Protein complementation occurs when you eat two protein sources with low biological values. It ensures that you get the lacking amino acid from one source, which your body heavily needs. Therefore, if you decide to have baked beans and toast, you will be complementing since you are drawing from both sources.

Protein is one of the largest components of the human body apart alongside water. It is found in almost all the parts of the body, including the hair and nails. As a result, there are several sources of proteins available to individuals. Despite all the many existing sources, you have to keep in mind that they differ in the types of amino acids. To help you understand this well, amino acids are the building blocks of proteins. Without amino acids, proteins wouldn’t exist.

There are two main sources of proteins, that is plants and animals. As Biology has it, plants lack several essential amino acids, which must be present in the diet since they play important roles in the body. The only crop that has been found to contain all the eight essential amino acids is quinoa. On the other hand, animal sources such as meat have all the essential amino acids.

Unfortunately, not everybody takes meat. This ranges from medical conditions to religious beliefs and even lifestyle choices. Does it mean that one will go without certain essential amino acids because they do not take meat? No. Protein complementation plays this important role. It occurs when two low biological value proteins are eaten together. This phenomenon, therefore, makes up for the missing amino acids. You will get all the lacking amino acids from each meal, thus making a high biological value meal.

Let us explore what a high biological value and a low biological value meal mean to help you break down all these. Before that, let’s explain the biological value.

Protein Complementation: Biological value

It is worth noting that all proteins are made up of amino acids. There are over twenty of these, which are divided into two main categories. These are the essential and non-essential amino acids. The essential amino acids cannot be manufactured in the body and can only come from your diet. They are mostly eight. The dispensable or non-essential amino acids can be easily produced by the body and does not have to be incorporated in the meal. They are twelve.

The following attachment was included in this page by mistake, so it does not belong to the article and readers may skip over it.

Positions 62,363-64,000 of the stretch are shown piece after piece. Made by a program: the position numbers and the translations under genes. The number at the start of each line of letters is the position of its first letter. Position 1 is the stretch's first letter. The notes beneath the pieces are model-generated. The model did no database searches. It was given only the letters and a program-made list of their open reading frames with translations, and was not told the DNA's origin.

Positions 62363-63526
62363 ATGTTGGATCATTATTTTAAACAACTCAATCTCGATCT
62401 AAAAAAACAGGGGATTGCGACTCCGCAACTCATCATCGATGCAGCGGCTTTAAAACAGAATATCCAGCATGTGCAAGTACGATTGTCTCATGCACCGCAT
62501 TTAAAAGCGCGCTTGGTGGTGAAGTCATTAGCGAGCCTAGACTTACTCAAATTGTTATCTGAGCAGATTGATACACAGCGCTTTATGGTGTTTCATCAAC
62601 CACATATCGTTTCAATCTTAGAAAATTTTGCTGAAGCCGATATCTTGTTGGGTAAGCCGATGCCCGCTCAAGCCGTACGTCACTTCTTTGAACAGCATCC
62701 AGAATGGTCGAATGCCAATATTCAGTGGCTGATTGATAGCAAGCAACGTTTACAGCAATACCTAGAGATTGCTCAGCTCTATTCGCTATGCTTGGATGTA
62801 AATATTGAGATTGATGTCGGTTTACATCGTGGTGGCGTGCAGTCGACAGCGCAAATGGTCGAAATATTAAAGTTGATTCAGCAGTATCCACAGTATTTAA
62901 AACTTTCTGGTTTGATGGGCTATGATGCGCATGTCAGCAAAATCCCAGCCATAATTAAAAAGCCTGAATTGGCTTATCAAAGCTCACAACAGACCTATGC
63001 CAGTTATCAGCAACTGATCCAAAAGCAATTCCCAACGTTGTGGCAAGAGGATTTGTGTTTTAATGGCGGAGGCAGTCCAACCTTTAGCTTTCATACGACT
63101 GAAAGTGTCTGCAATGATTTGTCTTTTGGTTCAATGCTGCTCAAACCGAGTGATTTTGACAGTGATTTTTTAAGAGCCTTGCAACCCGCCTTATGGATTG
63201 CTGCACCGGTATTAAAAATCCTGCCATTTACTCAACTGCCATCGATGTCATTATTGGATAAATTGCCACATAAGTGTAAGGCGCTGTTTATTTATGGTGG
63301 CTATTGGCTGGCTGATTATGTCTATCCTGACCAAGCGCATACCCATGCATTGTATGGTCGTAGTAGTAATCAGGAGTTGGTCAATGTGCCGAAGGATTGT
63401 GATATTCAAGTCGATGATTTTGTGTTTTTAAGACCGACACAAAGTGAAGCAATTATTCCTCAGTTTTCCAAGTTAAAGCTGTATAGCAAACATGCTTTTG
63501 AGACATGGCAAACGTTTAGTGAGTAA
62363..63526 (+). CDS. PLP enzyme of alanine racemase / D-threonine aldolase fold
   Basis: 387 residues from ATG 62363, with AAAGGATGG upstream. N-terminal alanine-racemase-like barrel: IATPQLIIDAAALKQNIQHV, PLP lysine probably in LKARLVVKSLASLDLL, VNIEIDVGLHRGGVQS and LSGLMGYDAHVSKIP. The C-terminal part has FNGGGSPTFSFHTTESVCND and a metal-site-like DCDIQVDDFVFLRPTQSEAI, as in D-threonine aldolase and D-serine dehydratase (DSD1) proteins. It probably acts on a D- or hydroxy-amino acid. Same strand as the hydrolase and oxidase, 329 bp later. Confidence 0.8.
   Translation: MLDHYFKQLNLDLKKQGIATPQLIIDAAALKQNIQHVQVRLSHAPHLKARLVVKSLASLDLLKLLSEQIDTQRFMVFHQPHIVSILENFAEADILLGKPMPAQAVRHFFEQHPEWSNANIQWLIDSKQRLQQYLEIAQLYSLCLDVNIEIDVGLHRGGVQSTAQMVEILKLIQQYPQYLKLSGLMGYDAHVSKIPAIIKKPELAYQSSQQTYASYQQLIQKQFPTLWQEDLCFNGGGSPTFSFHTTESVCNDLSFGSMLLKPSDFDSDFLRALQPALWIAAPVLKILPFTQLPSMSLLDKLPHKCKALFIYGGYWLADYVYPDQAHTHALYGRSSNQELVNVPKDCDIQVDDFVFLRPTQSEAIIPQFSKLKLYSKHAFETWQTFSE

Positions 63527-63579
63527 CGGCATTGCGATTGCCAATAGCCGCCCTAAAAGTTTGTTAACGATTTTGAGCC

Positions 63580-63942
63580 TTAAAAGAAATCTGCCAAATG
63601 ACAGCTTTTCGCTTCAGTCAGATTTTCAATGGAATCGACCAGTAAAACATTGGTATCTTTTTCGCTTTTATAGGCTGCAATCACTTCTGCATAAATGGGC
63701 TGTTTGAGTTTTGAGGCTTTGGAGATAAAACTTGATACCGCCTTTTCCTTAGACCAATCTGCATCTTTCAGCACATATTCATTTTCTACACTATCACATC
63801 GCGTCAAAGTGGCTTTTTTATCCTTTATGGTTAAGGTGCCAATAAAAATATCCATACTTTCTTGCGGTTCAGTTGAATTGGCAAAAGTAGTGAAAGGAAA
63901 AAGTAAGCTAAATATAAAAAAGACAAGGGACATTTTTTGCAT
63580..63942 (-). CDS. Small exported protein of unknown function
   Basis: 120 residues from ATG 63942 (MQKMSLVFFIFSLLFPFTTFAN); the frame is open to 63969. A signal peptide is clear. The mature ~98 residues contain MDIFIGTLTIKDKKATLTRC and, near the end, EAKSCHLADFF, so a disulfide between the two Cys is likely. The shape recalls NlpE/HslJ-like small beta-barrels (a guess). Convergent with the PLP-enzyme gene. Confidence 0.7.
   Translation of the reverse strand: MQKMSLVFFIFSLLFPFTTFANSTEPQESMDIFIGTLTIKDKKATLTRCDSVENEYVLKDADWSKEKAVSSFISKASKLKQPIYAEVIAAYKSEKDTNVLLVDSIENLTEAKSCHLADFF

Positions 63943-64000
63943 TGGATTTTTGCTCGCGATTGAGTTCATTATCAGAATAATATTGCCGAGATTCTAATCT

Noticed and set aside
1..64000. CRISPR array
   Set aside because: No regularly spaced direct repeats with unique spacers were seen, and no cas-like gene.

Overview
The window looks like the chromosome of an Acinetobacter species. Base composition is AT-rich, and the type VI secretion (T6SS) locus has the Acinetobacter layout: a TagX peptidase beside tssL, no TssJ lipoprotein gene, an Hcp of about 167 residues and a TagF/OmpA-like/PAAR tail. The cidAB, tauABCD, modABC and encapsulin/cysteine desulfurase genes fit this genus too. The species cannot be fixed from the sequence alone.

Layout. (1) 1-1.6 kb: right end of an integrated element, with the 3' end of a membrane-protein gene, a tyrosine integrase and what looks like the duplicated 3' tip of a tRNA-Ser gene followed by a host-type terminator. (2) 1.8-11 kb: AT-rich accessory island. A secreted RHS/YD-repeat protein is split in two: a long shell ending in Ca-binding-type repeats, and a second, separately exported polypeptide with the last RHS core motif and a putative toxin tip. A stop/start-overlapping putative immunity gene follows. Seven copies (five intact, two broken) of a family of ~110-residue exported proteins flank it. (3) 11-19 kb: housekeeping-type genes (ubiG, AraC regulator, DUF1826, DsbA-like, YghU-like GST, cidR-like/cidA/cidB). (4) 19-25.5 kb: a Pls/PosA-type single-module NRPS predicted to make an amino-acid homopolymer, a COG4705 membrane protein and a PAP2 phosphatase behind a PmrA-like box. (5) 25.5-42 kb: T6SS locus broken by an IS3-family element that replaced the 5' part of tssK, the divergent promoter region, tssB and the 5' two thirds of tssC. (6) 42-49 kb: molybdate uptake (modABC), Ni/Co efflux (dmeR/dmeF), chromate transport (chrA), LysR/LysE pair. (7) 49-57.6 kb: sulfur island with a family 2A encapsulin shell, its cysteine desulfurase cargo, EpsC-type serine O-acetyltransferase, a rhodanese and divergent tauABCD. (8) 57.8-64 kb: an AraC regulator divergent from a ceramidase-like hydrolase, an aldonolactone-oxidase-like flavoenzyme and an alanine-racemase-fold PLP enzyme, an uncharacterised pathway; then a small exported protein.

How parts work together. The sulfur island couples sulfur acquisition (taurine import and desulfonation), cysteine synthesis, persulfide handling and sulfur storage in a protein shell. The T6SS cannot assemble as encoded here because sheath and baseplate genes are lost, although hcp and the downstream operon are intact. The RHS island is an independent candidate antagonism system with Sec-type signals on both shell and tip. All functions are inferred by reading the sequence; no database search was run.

The biological value, therefore, refers to the number of amino acids in the protein. Any food that does not contain any of the essential amino acids has a low biological value. A good example is baked beans and several plant proteins. A meal has a high biological value if it contains all the essential amino acids. This is prevalent in most, if not all, of the animal protein sources.

High biological value foods

Most animal sources are high biological value meals. They contain all the essential amino acids that cannot be produced by the body. Therefore, you can choose to take meat, be it white or dark, fish, seafood, and dairy foods. One good source of all the essential amino acids is steak, which is not hard to come by. However, when going for such sources, make sure that you settle on the low-fat options. Such foodstuffs have a low amount of saturated fats, which is good for your health. You don’t want to expose yourself to other serious conditions as you enjoy all the essential amino acids.